I'm a charcuterie purist. No fruit or honeycomb here, sorry. 

I'm a charcuterie purist. No fruit or honeycomb here, sorry. 

I love anything dystopian if it’s done well: film, TV, books, music. I discovered this in high school when I watched Children of Men in theaters with my best friends (what up, Amanda, Renee and Kacie). What I remember most vividly is the completely silent drive home. That movie made me think and I wasn’t used to that. I liked it. Fast forward 11 years to when I was watching the premier of The Handmaid’s Tale with friends. I asked if anyone had seen Children of Men since a lot of themes are present in both. A few of my friends hadn’t seen it so I believe I said “Two weeks. Watch party. My house.” Not sure, I was kind of drunk TBH.

But here we are, about two weeks later and I have five dear friends coming over to watch a depressing film with me. YAY! I refuse to host any sort of party without the appropriate accoutrement so I decided to throw together a cheese and charcuterie and plate-- one of my absolute favorite things in the world. Seriously, if I could eat charcuterie for dinner every night and not go broke while simultaneously getting heart disease, I would. And this being my party, there had to be wine. Good wine. I chose one wine that I know and love and another that I’ve never tried before. Both have fantastically dystopian labels (I hope the winemakers don’t take offense to this because I mean it with the utmost respect).

Les Grandes Vignes

I tried and tried and could not get a good pic of this. But trust me, it's good.

I tried and tried and could not get a good pic of this. But trust me, it's good.

The only thing I love more than the color black is the combo of black and red. In fact, my favorite outfit in the fall/winter is my black jeans with my bright red sweater (preferably with black or red nails). Also, so many of my favorite album covers are black and red like the aforementioned Amnesiac by Radiohead or anything by The White Stripes. So I love this wine label and find it just a tad on the dystopian side (something about the ghostly looking vines or trees or whatever they are). It was super hard to find much information about this wine, but what I know is that it is a Cinsault from Côtes du Rhône, a massive wine-growing region in Southeastern France. I can also tell you that it is delicious. At less than $15, this is one of my go-to wines, year round. I would basically trust Jenny & Francois with my life (as far as wine is concerned and maybe in general) so I knew I would love this. It is tart but earthy, without a ton of tannin or acidity. It’s fruity, with notes of stone fruits like plum. There is a minerality to it, like slate (which I might just be thinking of because my charcuterie board is made of it. I'm not one for licking rocks though I respect your dedication if you are).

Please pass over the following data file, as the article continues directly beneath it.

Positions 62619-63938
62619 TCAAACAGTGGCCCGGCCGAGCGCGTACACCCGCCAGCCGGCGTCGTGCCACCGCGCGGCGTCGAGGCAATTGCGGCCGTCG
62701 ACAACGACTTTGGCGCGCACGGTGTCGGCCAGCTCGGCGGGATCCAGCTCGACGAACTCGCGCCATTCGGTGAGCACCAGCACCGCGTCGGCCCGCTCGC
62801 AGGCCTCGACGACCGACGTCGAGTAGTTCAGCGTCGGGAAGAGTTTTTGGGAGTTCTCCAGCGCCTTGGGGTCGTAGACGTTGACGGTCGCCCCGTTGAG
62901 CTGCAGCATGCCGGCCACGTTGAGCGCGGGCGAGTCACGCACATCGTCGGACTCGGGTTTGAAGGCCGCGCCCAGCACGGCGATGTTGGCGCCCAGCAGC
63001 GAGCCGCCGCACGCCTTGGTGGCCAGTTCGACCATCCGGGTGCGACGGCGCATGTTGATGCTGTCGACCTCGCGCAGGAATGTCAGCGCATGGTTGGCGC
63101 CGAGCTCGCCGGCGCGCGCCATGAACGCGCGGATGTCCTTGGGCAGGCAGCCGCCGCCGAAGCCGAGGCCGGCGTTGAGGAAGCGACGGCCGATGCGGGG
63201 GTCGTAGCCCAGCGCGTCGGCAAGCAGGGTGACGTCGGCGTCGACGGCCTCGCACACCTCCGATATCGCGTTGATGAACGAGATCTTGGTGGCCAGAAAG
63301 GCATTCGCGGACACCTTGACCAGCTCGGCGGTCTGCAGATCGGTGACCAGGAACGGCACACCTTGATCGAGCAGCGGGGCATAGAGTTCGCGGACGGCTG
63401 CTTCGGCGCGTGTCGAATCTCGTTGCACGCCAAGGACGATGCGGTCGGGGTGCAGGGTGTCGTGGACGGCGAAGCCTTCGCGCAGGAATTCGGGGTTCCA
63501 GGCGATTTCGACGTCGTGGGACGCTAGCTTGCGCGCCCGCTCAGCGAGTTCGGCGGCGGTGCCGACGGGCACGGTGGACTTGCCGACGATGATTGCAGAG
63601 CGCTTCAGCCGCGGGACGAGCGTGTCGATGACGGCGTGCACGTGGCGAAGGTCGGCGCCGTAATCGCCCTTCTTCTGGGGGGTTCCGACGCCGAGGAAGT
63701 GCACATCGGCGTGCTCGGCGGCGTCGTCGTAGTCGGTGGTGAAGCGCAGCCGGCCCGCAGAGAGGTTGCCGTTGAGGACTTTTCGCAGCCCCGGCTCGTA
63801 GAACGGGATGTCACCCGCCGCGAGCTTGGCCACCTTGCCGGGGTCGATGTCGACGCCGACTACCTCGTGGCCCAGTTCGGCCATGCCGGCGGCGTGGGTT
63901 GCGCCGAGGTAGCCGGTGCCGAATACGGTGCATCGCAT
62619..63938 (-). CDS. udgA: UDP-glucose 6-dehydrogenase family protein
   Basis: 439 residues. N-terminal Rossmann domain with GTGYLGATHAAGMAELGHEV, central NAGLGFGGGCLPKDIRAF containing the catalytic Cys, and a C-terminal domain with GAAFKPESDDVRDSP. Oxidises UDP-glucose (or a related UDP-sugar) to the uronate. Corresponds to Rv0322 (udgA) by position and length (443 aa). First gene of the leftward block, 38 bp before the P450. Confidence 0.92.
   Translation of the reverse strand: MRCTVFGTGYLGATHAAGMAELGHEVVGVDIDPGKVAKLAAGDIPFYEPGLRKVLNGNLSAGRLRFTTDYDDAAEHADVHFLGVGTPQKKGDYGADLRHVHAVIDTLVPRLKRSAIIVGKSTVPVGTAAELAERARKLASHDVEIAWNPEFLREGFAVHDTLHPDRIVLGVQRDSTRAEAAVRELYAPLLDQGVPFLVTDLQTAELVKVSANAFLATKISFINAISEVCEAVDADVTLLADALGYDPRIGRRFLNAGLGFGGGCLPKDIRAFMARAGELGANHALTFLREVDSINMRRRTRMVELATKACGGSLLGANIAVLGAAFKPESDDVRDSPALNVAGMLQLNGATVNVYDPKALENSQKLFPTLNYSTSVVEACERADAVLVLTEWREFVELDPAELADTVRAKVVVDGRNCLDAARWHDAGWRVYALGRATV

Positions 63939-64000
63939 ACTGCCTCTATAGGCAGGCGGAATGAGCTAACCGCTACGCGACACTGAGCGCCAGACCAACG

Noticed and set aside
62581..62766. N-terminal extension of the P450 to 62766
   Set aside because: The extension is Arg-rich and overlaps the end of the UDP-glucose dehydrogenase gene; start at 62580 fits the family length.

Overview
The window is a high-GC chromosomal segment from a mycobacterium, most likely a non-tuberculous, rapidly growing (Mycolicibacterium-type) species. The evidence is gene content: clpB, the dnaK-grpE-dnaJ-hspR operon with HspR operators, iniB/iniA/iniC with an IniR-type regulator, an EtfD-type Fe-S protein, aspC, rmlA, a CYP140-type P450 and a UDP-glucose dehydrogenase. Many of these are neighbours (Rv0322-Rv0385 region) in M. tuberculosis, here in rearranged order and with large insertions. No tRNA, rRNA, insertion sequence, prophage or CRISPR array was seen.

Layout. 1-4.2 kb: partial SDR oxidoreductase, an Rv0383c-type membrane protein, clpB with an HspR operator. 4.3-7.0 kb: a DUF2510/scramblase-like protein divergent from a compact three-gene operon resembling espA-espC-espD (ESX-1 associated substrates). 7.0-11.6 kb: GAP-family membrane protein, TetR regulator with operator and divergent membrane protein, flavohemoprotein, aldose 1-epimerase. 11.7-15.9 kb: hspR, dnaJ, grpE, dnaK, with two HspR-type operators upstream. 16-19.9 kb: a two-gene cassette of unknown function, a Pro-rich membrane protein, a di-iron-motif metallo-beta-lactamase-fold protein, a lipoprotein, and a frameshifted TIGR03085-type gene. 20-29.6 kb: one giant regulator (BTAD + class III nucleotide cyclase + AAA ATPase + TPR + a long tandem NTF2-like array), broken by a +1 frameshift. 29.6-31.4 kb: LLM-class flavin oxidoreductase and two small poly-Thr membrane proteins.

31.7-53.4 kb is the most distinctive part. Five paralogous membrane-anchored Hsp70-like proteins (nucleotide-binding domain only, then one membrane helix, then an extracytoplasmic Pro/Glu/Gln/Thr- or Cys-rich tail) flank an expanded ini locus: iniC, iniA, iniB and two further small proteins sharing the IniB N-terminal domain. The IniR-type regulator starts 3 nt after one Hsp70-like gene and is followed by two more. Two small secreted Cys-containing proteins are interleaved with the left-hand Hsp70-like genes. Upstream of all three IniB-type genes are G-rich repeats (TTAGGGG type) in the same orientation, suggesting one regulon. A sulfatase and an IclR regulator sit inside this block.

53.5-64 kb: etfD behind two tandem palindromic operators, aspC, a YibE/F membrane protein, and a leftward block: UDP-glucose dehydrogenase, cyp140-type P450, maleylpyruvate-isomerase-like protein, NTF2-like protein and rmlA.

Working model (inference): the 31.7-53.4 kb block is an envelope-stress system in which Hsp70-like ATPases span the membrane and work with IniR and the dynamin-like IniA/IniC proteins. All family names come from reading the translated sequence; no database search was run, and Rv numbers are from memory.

Valravn Old Vine Zinfandel

Okay, I totally went based off of label for this one because it’s not super common to pair a big bold red with charcuterie. Then again, I don’t really listen to wine rules. I went with this particular wine because ravens are creepy in the best possible way and I’m also a superfan of Zinfandel and think it’s the perfect accompaniment for a post-apocalyptic film. The Valravn is actually from the winemaker who produces Banshee wines, whose rosé I love. This Zinfandel's big body pairs well with the heaviness and existential dread casually floating through the film. Its fruitiness, on the other hand, pairs well with the prosciutto I'm serving and the light acidity cuts through the creaminess of the brie. Also, I bought my favorite crackers: cracked pepper water crackers that taste just great with this wine since Zinfandels are typically pretty peppery. This is great with charcuterie but you know what would also be delicious? Some Kansas City BBQ. Burnt ends from Joe's, to be exact. I wish you could BYOB at Joe's because, while I love a Tank 7 with my BBQ, this wine would legit pair well with anything on their menu. Again, I say, don't overthink food and wine pairings! 

Yotam Ottolenghi's Shakshuka + Young Vines